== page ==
XRP, the third-largest cryptocurrency by market cap, will have another lackluster year in 2020, Galaxy Digital CEO Mike Novogratz told a roomful of financial advisers.
What's more, he blamed Ripple – one of his firm's largest investments – for what he sees as XRP's underwhelming prospects.
The fund manager, whose firm trades and invests in digital assets and startups, chatted onstage with personal finance superstar Ric Edelman at TD Ameritrade’s National LINC 2020 conference in Orlando, Florida last week.
At the end of the discussion, Novogratz fielded questions from the audience of Registered Investment Advisors (RIAs). The very last one was about his opinion on XRP, the native cryptocurrency of Ripple’s ecosystem. Although recording the event was forbidden, CoinDesk obtained a recording from an attendee.
"Ripple the company owns 60 billion of the coins, of the XRP,” Novogratz began. “That’s a lot of it.”
The total amount of XRP in circulation is 100 billion tokens. While Ripple was “gifted” 80 billion, its holdings are down to 56 billion, of which 48.9 billion are in escrow and the company cannot touch, according to Breanne Madigan, Ripple's vice president of global institutional markets.
Nevertheless, Novogratz likened XRP to a situation where a company continuously sells its shares.
“When I’m buying a stock, if I know [someone’s] selling $10 billion-worth of it at some price, it makes me less excited to buy the stock,” he said.
What makes this remark so biting is that Ripple is Galaxy Digital's largest single holding in another company. Novogratz's firm has put in $23.8 million into Ripple and valued the stake at $27.6 million as of September 30, 2019, according to public filings.
The analogy of XRP to shares is a particularly sensitive issue for Ripple. Over the past couple of years, Ripple has been fighting a class-action lawsuit claiming XRP is an unregistered security. The case remains ongoing at the U.S. District Court for the Northern District of California.
"XRP is a digital asset," Madigan fired back in an email to CoinDesk. "It is not a stock as it does not give you any stake in Ripple or any other company. Second, XRP has legitimate utility for payments. Companies like MoneyGram, Bitso and others are using XRP in production through RippleNet’s On-Demand Liquidity (ODL)."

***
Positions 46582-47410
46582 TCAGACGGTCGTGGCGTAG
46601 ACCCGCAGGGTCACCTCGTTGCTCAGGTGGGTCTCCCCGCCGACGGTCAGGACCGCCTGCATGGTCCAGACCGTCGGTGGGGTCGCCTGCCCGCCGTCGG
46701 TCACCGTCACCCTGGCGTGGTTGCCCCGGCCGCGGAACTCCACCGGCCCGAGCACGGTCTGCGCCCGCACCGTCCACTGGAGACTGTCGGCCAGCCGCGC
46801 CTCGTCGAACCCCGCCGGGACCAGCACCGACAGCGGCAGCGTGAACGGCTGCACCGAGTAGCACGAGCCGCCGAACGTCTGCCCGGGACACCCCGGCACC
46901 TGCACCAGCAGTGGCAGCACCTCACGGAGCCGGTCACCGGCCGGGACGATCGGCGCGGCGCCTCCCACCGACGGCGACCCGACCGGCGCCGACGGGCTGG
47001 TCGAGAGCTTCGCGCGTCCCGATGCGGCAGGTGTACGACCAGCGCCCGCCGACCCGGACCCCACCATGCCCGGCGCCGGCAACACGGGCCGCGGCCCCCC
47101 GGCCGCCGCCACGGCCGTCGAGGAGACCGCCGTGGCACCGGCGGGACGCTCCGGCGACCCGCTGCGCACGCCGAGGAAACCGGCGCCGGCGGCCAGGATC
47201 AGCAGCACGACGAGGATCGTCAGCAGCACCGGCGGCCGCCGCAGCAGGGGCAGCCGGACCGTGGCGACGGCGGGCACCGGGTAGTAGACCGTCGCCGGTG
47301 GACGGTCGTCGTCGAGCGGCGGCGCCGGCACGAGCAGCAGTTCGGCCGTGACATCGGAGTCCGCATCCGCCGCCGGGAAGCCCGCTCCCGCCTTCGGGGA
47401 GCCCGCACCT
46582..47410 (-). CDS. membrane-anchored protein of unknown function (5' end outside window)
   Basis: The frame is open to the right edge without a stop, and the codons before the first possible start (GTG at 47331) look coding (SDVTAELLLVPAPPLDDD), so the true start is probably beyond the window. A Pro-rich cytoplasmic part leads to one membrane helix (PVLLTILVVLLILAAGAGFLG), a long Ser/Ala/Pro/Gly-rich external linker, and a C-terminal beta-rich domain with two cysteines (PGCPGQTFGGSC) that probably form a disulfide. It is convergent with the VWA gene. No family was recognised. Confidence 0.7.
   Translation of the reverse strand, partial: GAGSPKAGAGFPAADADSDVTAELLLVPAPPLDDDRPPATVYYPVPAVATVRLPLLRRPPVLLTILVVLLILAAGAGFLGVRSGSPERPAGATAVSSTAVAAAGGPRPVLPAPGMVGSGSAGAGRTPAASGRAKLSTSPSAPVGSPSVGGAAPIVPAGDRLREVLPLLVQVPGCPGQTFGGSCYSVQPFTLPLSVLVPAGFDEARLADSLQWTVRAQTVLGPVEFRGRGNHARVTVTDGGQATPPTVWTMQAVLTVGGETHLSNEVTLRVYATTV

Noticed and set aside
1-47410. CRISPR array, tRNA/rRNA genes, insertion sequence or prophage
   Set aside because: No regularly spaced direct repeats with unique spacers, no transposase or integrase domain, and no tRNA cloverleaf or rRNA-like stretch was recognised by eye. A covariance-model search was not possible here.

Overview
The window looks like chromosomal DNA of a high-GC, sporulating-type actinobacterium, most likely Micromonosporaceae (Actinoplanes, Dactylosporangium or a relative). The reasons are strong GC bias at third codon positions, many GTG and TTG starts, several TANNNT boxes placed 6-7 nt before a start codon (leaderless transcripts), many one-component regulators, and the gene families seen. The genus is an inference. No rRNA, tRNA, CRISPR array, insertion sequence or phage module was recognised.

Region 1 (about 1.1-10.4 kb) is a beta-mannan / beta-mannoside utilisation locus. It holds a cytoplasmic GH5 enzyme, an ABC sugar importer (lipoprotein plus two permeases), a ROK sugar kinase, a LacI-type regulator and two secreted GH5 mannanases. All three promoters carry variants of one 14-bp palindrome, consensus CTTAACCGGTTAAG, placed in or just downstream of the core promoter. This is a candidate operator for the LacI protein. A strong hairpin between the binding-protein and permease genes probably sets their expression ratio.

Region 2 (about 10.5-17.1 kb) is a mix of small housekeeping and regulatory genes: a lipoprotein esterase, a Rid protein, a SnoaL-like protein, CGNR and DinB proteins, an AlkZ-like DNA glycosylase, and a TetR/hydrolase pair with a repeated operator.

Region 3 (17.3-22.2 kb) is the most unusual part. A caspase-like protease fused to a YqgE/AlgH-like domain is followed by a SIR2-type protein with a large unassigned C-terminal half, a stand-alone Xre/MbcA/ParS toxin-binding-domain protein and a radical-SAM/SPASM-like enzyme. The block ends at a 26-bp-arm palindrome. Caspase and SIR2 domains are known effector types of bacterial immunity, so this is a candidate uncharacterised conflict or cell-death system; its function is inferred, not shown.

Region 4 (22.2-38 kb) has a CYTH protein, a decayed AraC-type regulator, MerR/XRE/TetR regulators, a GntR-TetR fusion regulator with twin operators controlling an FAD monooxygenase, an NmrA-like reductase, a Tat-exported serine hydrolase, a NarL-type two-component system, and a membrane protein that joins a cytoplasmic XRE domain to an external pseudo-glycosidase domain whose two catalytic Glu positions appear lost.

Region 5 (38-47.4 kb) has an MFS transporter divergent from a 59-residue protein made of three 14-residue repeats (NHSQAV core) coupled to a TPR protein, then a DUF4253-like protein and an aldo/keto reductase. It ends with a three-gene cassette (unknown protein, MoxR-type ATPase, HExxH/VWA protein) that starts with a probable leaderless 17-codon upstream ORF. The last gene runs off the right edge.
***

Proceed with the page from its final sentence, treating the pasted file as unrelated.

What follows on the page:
"These statements make clear that Mike doesn’t understand how Ripple manages its stake in XRP and didn’t take time to read what we make publicly available every quarter," said Madigan. "The increase of circulating supply from Ripple distributions of XRP is actually lower than the increase in circulating supply of BTC, BCH, ETH, etc. "
When asked by CoinDesk to elaborate on his comments, Novogratz, through a spokesperson, added, "On the buying side of that you do have a strong following of XRP in Asia, and an 'XRP Army' which pushes it hard."
In 2019, XRP lost 46.3 percent of its value, according to data compiled by CoinDesk. At the Orlando conference, Novogratz suggested that the trend may continue.
“It did underperform immensely last year,” he told the audience. “I think it will underperform immensely again this year and it’s just because of the supply.”
Through his spokesperson, Novogratz disputed having said "immensely," but it is clearly audible on the tape.
Which is more centralized?
At the Orlando conference, Novogratz contrasted what he characterized as XRP's more centralized setup with that of bitcoin. “[XRP] didn’t get distributed like bitcoin did with mining," he said. “You’ve got this one giant pool that are constant sellers."
However, Ripple maintains its network is more decentralized than bitcoin or ethereum, the top two cryptocurrencies by market cap, according to data from Messari.
"There are over 150 known validators on XRPL [XRP's distributed ledger] that require 80% consensus to confirm transactions," said Madigan. "Ripple controls 7 out of those 150+ validators, making XRP more decentralized than BTC or ETH which are controlled by Chinese mining groups."
So far, XRP has shown impressive returns in 2020. Prices gained nearly 27 percent since Jan. 1 compared to, say, the S&P 500, which was about flat year-to-date. However, if one were to quibble, XRP did indeed underperform bitcoin’s 29 percent rally.
"One of the biggest problems the entire crypto industry continues to face is misinformation," Madigan added, in reference to Novogatz. "There are so many that are willingly – and knowingly – feeding rumors to drive market activity. It is unfortunate that, despite our culture of transparency, influential market participants are ignoring the facts. This holds back the entire crypto industry."
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